Here are some pros. Consider engineered wood flooring. It is built up of layers of wood consisting of three to ten layers that are glued together. This multi-ply structure gives engineered wood superior stability, which reduces concerns associated with shrinking and expanding when temperature and humidity change. Engineered wood can be installed in kitchens and in bathrooms so no worries there.

Consider a laminate flooring. It has four layers consisting of a wear layer, a design layer, an inner core layer and a backing layer. This layered construction makes laminate floors remarkably durable. And it looks very much like a regular hardwood floor.

How To Install Vinly Flooring In Your House

The Pros and Cons of Vinyl Flooring

Understand what makes vinyl such a viable flooring option—as well as the downsides to this popular product—to decide whether to install it or remove it from your home

Vinyl is the most popular form of resilient flooring (a category that also includes linoleum and cork) because it’s low-maintenance, water-resistant, cost-effective, and long-lasting. It also has the perfect balance of firmness and “give,” meaning it springs a bit when you walk on it for a comfortable feel underfoot. And thanks to recent technological advances, today’s vinyl comes in a wide range of high-quality, beautiful finishes.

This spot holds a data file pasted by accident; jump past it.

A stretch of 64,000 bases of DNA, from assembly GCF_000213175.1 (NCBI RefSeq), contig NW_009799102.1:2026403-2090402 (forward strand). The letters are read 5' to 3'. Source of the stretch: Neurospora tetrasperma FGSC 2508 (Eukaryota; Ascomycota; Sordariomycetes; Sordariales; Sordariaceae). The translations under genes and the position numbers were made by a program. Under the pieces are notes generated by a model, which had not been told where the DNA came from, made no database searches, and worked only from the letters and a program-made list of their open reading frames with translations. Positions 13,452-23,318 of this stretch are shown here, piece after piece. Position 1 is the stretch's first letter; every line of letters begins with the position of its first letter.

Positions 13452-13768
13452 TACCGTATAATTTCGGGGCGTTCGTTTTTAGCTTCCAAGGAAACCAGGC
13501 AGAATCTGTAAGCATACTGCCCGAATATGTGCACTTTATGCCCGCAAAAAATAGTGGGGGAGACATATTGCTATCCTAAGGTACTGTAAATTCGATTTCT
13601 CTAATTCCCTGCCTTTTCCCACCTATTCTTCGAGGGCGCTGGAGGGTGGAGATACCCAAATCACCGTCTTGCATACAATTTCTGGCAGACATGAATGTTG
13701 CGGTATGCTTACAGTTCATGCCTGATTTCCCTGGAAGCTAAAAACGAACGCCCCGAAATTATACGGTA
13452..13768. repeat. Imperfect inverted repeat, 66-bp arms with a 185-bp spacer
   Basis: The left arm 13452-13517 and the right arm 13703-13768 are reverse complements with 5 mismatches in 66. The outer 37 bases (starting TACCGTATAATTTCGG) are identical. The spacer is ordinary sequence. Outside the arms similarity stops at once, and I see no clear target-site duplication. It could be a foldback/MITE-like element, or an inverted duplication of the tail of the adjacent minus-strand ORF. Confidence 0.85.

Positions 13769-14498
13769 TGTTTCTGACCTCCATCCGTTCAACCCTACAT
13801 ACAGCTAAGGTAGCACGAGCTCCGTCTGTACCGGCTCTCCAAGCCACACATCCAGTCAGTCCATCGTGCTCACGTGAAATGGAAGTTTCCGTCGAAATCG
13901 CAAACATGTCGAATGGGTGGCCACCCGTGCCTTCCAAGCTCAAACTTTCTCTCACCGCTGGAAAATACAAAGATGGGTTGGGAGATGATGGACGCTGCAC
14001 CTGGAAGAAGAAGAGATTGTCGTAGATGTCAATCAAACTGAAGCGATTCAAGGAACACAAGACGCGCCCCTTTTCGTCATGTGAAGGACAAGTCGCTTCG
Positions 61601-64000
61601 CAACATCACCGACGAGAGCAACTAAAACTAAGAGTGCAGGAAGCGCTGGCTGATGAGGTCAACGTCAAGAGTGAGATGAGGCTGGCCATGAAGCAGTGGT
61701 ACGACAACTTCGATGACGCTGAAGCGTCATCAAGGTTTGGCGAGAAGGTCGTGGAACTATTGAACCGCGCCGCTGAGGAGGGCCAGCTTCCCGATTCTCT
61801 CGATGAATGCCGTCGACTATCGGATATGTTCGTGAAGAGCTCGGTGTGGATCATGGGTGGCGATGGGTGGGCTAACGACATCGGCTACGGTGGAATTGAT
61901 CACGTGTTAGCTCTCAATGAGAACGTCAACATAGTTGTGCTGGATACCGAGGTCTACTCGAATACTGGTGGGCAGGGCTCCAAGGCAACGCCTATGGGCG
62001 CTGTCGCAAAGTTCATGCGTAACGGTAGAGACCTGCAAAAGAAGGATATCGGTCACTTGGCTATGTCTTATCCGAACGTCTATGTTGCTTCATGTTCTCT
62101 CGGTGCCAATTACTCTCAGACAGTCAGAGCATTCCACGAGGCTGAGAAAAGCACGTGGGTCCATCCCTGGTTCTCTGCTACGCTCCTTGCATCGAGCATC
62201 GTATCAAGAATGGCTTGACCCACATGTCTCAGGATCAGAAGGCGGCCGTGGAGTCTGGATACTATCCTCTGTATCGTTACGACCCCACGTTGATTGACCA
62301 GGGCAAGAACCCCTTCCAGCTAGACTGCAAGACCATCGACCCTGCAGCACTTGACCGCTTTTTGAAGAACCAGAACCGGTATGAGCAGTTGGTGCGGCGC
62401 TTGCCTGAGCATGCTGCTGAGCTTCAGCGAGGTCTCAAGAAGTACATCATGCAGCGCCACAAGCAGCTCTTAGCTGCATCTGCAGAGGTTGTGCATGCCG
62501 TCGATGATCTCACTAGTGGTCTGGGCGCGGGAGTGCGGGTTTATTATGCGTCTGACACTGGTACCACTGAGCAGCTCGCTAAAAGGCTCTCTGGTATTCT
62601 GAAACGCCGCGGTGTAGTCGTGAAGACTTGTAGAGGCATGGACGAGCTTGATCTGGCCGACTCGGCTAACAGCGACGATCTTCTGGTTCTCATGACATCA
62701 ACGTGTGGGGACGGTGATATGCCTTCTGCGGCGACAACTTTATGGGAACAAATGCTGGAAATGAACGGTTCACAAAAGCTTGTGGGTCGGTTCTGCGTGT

But vinyl flooring does have its downsides. So whether you’re considering installing vinyl or wondering what it takes to remove an existing vinyl floor, read on. We’ve laid out key vinyl flooring pros and cons—from installation and removal—so you can make the right decision for your home.

PRO: Vinyl floors are relatively easy to install.

Developments in the vinyl flooring industry have made the product more DIY friendly. While vinyl was once only available in large, unwieldy sheets, today’s tiles and planks are much easier to install with no sawing or hammering. Most luxury brands now offer “self-adhesive” vinyl—simply remove the backing and press into place on a properly prepared subfloor.